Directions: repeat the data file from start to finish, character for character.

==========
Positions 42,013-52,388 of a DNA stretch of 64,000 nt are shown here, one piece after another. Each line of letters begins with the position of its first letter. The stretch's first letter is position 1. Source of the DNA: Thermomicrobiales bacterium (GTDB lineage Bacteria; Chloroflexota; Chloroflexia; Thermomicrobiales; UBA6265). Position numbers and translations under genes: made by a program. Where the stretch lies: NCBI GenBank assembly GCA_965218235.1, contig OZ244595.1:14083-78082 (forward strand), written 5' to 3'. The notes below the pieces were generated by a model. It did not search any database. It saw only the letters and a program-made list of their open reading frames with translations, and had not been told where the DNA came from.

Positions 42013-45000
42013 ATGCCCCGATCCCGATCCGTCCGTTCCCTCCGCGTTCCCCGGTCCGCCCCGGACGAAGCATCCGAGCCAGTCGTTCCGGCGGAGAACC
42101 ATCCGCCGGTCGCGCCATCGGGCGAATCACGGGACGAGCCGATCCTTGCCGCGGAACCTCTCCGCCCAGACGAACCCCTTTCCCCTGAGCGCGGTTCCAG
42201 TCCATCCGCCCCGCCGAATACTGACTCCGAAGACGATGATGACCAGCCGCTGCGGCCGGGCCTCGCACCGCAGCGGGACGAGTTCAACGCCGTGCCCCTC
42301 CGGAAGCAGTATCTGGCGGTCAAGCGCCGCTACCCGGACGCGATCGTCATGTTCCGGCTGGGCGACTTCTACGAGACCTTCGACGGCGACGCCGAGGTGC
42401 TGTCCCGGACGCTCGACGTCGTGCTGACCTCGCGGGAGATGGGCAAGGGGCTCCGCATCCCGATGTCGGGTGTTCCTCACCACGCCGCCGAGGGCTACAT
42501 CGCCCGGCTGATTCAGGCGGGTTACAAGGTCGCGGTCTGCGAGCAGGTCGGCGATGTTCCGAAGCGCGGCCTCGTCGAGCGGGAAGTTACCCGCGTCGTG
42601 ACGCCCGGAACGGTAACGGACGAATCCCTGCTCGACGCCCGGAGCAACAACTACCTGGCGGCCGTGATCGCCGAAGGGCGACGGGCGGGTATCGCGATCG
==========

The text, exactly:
Positions 42,013-52,388 of a DNA stretch of 64,000 nt are shown here, one piece after another. Each line of letters begins with the position of its first letter. The stretch's first letter is position 1. Source of the DNA: Thermomicrobiales bacterium (GTDB lineage Bacteria; Chloroflexota; Chloroflexia; Thermomicrobiales; UBA6265). Position numbers and translations under genes: made by a program. Where the stretch lies: NCBI GenBank assembly GCA_965218235.1, contig OZ244595.1:14083-78082 (forward strand), written 5' to 3'. The notes below the pieces were generated by a model. It did not search any database. It saw only the letters and a program-made list of their open reading frames with translations, and had not been told where the DNA came from.

Positions 42013-45000
42013 ATGCCCCGATCCCGATCCGTCCGTTCCCTCCGCGTTCCCCGGTCCGCCCCGGACGAAGCATCCGAGCCAGTCGTTCCGGCGGAGAACC
42101 ATCCGCCGGTCGCGCCATCGGGCGAATCACGGGACGAGCCGATCCTTGCCGCGGAACCTCTCCGCCCAGACGAACCCCTTTCCCCTGAGCGCGGTTCCAG
42201 TCCATCCGCCCCGCCGAATACTGACTCCGAAGACGATGATGACCAGCCGCTGCGGCCGGGCCTCGCACCGCAGCGGGACGAGTTCAACGCCGTGCCCCTC
42301 CGGAAGCAGTATCTGGCGGTCAAGCGCCGCTACCCGGACGCGATCGTCATGTTCCGGCTGGGCGACTTCTACGAGACCTTCGACGGCGACGCCGAGGTGC
42401 TGTCCCGGACGCTCGACGTCGTGCTGACCTCGCGGGAGATGGGCAAGGGGCTCCGCATCCCGATGTCGGGTGTTCCTCACCACGCCGCCGAGGGCTACAT
42501 CGCCCGGCTGATTCAGGCGGGTTACAAGGTCGCGGTCTGCGAGCAGGTCGGCGATGTTCCGAAGCGCGGCCTCGTCGAGCGGGAAGTTACCCGCGTCGTG
42601 ACGCCCGGAACGGTAACGGACGAATCCCTGCTCGACGCCCGGAGCAACAACTACCTGGCGGCCGTGATCGCCGAAGGGCGACGGGCGGGTATCGCGATCG